The Cowboys had 21,708 fans in the stands for their home opener against the Atlanta Falcons, and attendance at AT&T Stadium has risen for each home game since. If the trend continues as Jerry Jones intends, then more than 30,000 fans will be at the next home game, against the Washington Football Team on Thanksgiving. “We’ve almost a third of the attendance in the NFL, the whole NFL, in our games,” he said on Tuesday. “I’m proud of that.”

There is no completely safe way to host fans at sporting events in the middle of a raging pandemic. As global health researcher Abraar Karan told me, “You’re going to have aerosol-based spread. Aerosols don’t respect 6 feet. They spread most effectively indoors and in crowds.” Still, Jerry Jones is confident that his arena has magical powers. “Our stadium is particularly suited for airiness, openness, air circulation, and it’s borne out,” he said.

That Jerry Jones speaks more confidently about the virus’s behavior than any epidemiologist shouldn’t be a surprise, but it should be noted that there have not been any peer-reviewed studies about the preventative power of Cowboys football against COVID-19. AT&T Stadium has a retractable roof and large, openable doors behind each end zone, but the full airflow created by those features will not reach interior parts of the stadium like concourses or bathrooms where fans congregate. The team does have a mask policy, but its website states exceptions for “when [fans] are actively eating or drinking or if under ten years of age.” And a quick photo search sows doubt on how stringently that policy is enforced. It doesn’t matter how nice the arena is: Putting 30,000 eating, shouting people in one place is a horrendously bad idea.

Ideally, these decisions wouldn’t be made by profit-hungry team owners. In the absence of a functioning federal government, it’s up to local and state authorities to put the kibosh on massive, in-person sporting events. That’s what happened in San Francisco, when the city recently rejected the Golden State Warriors’ plan to use rapid COVID testing to host 9,000 fans in their arena. But Texas allows up to 50 percent capacity at sporting events, meaning the Cowboys can have as many as 40,000 fans inside AT&T Stadium.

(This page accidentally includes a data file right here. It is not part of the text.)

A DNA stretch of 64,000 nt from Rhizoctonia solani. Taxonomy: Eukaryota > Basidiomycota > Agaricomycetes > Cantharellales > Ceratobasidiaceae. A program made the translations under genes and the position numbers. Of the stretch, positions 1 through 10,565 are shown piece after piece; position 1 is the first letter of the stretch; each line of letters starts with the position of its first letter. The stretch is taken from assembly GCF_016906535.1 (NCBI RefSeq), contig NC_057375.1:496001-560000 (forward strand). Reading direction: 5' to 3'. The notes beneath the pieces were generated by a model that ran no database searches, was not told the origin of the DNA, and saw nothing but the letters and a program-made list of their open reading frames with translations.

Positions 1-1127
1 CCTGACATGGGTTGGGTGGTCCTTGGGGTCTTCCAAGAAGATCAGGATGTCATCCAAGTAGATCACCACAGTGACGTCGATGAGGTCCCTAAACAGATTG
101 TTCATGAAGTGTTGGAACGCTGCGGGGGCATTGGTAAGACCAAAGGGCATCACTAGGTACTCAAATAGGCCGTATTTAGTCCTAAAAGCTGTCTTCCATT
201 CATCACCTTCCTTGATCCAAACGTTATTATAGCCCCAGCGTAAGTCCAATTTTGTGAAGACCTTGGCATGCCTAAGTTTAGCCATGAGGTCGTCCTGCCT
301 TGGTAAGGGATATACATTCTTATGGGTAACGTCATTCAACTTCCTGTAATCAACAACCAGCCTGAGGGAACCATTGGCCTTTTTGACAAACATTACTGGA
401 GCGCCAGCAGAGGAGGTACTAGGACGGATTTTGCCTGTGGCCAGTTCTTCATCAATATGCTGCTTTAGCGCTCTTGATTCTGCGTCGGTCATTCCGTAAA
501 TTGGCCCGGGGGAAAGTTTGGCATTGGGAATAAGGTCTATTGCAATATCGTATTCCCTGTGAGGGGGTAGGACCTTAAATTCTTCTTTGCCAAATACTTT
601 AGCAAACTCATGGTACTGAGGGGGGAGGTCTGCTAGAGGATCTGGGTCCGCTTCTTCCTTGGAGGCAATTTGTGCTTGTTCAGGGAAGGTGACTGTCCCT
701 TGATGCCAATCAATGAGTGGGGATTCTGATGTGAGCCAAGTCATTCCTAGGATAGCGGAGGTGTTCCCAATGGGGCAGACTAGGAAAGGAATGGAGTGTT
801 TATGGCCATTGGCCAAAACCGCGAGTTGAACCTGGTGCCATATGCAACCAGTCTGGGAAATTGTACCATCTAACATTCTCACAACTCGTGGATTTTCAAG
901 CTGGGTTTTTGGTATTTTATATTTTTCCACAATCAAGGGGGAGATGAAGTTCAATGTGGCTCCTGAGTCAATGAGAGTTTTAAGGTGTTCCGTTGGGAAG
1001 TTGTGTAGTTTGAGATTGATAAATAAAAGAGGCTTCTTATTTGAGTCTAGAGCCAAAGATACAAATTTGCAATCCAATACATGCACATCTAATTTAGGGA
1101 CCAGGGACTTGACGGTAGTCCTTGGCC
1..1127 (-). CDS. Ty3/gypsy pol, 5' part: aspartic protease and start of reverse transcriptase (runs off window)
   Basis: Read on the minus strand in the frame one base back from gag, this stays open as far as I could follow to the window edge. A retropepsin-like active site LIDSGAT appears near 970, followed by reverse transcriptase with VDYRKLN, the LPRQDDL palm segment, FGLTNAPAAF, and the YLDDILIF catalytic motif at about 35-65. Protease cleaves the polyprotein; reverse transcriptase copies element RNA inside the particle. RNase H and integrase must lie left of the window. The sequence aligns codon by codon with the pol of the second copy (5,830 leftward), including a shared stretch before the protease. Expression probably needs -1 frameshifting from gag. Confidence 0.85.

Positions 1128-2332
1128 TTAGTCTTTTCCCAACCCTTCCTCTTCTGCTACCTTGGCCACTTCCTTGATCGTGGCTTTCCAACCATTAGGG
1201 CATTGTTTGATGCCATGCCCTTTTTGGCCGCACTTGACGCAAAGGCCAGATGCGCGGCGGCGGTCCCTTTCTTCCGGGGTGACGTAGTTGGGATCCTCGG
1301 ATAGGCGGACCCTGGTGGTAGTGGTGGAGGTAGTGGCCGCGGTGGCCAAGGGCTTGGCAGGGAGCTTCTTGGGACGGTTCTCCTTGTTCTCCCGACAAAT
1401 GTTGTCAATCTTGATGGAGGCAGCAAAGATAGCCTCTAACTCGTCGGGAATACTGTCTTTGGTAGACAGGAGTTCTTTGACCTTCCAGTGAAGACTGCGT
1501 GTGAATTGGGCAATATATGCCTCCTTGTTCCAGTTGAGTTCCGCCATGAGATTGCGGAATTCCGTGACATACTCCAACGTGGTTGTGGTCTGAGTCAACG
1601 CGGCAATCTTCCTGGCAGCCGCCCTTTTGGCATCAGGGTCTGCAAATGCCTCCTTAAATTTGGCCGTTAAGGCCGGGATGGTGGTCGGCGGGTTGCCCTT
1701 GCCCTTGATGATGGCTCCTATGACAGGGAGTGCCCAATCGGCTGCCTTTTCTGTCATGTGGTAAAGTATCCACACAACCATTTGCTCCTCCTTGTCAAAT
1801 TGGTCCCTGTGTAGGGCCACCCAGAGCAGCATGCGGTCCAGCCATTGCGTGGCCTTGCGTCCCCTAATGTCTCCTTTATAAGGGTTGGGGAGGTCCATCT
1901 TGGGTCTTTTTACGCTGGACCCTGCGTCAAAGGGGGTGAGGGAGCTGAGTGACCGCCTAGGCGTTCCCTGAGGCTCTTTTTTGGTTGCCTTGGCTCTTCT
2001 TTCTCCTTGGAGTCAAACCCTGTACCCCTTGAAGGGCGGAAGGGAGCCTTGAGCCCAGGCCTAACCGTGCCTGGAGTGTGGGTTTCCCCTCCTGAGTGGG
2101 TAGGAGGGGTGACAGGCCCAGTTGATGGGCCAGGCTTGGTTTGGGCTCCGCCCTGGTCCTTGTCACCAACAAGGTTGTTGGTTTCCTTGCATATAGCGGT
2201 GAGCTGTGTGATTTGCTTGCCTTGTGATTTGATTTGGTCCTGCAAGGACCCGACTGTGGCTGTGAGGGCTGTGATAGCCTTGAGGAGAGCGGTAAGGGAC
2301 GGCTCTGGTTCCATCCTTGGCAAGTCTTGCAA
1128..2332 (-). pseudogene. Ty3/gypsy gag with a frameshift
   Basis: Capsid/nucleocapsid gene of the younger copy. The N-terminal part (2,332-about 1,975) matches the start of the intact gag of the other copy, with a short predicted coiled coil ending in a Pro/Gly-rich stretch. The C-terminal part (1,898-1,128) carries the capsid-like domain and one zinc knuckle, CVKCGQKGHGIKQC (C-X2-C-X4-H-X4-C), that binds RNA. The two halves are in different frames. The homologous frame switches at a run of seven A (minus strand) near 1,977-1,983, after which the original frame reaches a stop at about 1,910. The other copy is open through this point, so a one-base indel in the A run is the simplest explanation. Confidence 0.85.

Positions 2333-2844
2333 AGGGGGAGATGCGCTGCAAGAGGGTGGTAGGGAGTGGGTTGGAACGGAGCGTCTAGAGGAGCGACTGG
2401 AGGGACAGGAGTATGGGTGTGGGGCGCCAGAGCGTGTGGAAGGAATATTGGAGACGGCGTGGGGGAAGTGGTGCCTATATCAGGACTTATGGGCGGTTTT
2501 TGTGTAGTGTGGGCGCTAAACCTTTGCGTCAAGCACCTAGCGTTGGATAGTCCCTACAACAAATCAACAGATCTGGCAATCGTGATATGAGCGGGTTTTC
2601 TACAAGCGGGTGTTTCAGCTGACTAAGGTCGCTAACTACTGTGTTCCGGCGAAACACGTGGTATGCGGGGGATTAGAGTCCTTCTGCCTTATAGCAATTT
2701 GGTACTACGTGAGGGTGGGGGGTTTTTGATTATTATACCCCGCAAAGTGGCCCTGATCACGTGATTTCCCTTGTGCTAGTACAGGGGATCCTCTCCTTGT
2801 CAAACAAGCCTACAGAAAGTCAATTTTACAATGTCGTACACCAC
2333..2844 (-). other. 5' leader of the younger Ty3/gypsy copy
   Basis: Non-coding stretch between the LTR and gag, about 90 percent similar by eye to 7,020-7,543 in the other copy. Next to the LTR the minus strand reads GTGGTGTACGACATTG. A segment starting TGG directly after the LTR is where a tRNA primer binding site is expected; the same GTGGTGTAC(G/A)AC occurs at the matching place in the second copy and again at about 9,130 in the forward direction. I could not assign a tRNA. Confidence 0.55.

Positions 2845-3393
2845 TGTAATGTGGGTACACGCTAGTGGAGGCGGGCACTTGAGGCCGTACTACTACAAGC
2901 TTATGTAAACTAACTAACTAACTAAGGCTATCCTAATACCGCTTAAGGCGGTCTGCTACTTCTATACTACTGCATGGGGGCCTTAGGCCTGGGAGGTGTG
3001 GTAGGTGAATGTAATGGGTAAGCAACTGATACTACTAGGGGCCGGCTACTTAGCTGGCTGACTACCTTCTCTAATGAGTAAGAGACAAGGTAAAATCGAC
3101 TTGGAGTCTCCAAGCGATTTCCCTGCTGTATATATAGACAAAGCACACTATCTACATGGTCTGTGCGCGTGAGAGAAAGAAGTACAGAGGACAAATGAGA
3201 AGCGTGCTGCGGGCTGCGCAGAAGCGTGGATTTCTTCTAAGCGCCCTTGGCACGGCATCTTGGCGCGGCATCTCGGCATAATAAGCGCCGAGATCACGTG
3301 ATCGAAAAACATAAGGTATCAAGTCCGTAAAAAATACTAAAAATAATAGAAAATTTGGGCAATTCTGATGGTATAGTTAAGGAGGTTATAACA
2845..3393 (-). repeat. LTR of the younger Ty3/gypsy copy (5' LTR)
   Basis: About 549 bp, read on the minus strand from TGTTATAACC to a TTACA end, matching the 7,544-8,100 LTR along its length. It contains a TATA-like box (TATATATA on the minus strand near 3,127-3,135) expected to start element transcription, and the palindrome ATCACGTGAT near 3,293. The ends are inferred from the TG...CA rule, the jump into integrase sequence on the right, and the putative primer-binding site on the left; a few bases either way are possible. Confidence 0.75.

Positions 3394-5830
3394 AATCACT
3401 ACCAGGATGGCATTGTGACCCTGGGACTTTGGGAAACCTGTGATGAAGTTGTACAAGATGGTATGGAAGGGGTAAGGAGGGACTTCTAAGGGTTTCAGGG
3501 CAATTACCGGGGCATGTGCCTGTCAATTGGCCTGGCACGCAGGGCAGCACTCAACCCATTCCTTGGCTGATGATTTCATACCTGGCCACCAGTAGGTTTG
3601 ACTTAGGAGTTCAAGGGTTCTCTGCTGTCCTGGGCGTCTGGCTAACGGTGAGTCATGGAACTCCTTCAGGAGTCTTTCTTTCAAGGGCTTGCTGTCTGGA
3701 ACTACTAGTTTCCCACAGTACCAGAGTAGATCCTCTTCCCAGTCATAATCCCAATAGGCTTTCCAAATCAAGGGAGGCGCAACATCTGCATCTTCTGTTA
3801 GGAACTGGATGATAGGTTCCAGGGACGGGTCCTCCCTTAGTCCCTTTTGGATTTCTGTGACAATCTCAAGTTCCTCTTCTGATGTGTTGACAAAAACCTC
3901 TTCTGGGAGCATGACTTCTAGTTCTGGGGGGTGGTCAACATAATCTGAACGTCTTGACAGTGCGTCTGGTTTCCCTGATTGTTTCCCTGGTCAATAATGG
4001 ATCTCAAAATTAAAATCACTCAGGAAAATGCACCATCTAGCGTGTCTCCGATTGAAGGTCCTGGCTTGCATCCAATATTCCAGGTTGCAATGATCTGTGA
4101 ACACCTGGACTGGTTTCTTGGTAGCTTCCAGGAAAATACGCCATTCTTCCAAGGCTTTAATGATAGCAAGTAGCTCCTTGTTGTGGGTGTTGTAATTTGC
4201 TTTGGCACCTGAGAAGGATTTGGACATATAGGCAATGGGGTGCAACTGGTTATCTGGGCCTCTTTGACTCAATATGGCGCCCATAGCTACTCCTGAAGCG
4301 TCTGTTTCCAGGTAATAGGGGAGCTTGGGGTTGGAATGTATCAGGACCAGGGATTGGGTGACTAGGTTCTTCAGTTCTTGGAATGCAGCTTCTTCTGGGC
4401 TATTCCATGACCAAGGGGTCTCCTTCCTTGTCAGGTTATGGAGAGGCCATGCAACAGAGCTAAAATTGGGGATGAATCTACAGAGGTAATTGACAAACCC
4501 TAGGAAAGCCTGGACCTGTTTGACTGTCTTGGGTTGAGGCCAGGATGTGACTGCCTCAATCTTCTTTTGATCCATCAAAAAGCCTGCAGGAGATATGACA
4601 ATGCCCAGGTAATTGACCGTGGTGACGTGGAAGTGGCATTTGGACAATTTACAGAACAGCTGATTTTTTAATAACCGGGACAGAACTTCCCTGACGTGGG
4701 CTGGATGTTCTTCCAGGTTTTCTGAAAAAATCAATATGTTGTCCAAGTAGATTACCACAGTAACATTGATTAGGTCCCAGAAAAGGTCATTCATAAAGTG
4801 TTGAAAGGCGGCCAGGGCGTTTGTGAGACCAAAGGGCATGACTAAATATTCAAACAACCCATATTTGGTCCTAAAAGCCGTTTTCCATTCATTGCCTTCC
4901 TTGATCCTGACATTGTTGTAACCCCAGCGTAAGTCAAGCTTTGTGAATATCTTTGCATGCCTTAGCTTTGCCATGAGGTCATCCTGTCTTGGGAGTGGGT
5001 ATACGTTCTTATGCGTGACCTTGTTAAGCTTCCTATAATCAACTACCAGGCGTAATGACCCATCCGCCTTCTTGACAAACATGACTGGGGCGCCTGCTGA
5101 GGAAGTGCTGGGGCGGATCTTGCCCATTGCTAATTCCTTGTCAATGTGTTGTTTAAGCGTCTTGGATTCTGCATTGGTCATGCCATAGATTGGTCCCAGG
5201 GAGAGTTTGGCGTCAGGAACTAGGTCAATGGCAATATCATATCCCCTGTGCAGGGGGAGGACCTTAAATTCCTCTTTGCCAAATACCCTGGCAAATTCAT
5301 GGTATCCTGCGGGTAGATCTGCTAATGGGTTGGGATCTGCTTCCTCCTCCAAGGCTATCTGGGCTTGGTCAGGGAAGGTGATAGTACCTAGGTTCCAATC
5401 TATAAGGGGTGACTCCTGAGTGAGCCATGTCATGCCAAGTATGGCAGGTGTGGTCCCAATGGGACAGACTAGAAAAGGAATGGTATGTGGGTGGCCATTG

The NFL could intervene too, but it has demonstrated little interest in doing the bare minimum. On Wednesday, the league initiated more intensive safety protocols in response to the pandemic’s spike, but those rules only address players and team personnel. The health and safety of fans is still in the hands of people who are financially incentivized to ignore the health and safety of fans.

As such, the very-best-case scenario for the Cowboys’ Thanksgiving Day game is that tens of thousands of people will get to watch two terrible football teams for three hours, and that none of them will contract the highly contagious and deadly virus that thrives in screaming crowds. Say what you will about the Titanic, but White Star Line never tried to force NFC East football on its passengers as they sailed through the North Atlantic.